Facebook is the hub of the global trade in endangered species: can securities law be used to force the company into action?

Stephen Kohn, a highpowered whistleblower lawyer (he repped both Linda Tripp and the UBS Leaks whistleblower) showed Wired his heretofore confidential SEC complaint against Facebook, which details the undercover sting operations undertaken by his clients to investigate Facebook's role as a platform for the illegal trade in the remains of endangered species, such as rhino horn, elephant tusks, and lion claws.

The Wired report makes it clear that Facebook is at the center of the world's endangered species trade; it's easy to find and get invited to private Facebook groups where you can buy or sell literal tons of products made from the remains of endangered species or the remains themselves.

Kohn sees an opportunity to force Facebook to take action on the matter -- and to cash out both him and his clients -- by using securities law, which constitutes an undisclosed material risk to Facebook's business, because the negative publicity could adversely affect the company's share price, and even expose it to civil asset forfeiture.

This route is interesting in that it leaves intact Section 230 of the Communications Decency Act, which absolves companies of the duty to police their users' speech (CDA230 was substantially eroded by SESTA). Kohn argues that he wants to hold Facebook liable for failing disclose negative outcomes from its users' activities to its shareholders, not for failing to police its users' speech.

Despite Kohn's many impressive legal victories, his theory has baffled many experts whom Wired consulted, one of whom called it "fantastical."

Facebook already includes the trade in endangered species in its enforcement actions, partnering with the WWF and training its moderators to recognize and halt the transactions.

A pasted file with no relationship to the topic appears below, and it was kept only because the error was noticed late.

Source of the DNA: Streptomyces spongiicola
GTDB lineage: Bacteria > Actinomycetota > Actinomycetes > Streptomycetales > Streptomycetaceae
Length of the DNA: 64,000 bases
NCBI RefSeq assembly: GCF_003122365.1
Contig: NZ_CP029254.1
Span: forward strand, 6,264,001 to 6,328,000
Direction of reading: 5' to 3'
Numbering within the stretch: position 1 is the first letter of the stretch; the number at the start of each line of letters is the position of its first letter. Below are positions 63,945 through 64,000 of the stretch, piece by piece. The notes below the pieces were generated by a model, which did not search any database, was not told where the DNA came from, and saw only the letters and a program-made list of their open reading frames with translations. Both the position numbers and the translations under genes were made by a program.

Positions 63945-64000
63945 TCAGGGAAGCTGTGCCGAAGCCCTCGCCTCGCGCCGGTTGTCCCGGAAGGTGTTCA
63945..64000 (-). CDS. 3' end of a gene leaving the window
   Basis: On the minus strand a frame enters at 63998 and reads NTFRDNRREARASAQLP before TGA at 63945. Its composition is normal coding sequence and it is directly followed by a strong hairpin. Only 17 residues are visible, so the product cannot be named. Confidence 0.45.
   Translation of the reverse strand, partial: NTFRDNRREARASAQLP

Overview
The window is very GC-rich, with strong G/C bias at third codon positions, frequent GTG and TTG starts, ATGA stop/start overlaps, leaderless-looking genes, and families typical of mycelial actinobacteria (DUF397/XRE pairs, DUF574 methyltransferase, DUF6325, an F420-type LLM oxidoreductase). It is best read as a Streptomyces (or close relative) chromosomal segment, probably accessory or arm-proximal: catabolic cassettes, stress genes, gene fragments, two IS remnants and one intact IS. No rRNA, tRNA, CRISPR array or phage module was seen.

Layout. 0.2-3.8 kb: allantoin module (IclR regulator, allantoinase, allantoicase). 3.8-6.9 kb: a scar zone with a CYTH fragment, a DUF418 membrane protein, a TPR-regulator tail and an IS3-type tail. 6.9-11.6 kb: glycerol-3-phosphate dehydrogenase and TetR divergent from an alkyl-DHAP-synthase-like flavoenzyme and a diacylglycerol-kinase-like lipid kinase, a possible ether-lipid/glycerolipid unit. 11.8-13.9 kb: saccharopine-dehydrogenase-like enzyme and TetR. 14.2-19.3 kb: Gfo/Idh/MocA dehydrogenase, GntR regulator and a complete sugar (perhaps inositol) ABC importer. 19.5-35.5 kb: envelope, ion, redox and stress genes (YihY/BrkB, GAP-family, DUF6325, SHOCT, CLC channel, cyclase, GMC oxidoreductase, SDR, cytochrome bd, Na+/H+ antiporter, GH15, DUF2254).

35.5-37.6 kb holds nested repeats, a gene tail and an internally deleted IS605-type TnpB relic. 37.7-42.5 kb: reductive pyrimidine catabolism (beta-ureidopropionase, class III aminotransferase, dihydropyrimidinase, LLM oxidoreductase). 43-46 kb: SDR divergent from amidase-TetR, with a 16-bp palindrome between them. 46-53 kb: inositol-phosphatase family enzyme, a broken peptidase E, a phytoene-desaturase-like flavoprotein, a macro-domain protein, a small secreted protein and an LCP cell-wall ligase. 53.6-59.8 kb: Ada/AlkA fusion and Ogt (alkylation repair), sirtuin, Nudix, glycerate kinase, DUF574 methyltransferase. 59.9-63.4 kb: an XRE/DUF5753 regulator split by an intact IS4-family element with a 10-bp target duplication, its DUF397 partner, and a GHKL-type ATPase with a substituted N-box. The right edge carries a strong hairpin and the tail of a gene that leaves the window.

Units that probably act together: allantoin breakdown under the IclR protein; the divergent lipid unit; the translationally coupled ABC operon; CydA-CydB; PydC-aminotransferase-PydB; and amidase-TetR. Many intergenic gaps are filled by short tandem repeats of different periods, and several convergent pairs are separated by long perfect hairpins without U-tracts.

Whatever you think of Kohn's legal theory, the undercover work by his clients is excellent and leaves no question that Facebook is at the center of a global trade that is driving animals to extinction. Whether chaing traffickers off the platform will do any good (they could simply go somewhere else, like a Tor hidden service) is another question altogether.

Kohn, who also has no social media accounts to speak of, was stunned. He had visions of a massive dragnet: FBI agents amassing warrants on every known Facebook trafficker and rounding them up in one epic bust. He also had fantasies of a huge payout: “If they fine those people and sanction them, guess who can get 10 to 30 percent of all these sanctions?” Kohn asks me with a giddy tone. “My whistle-blowers!” Of course, Kohn also would get a cut.

But first, he’d take the case to the SEC. Under those regulations, Kohn explains, groups of whistle-blowers can come forward anonymously and be classified as a single entity. The SEC offers some of the strongest anonymity protections of any government agency. But if, say, the FBI does pursue a case based on the evidence provided to the SEC, that protection remains intact.

Both the promise of anonymity and of an award, Kohn says, are critical to getting international wildlife whistle-blowers to come forward. “If you’re a whistle-blower outside the US, you may be at extreme risk,” he explains. “If someone contacts me from a foreign country, the more I can talk to them about layers of protection, the higher likelihood they’ll become a source.”

Tusks, Horns, and Claws: The Fight to Dismantle the Facebook Animal Parts Bazaar [Issie Lapowsky/Wired]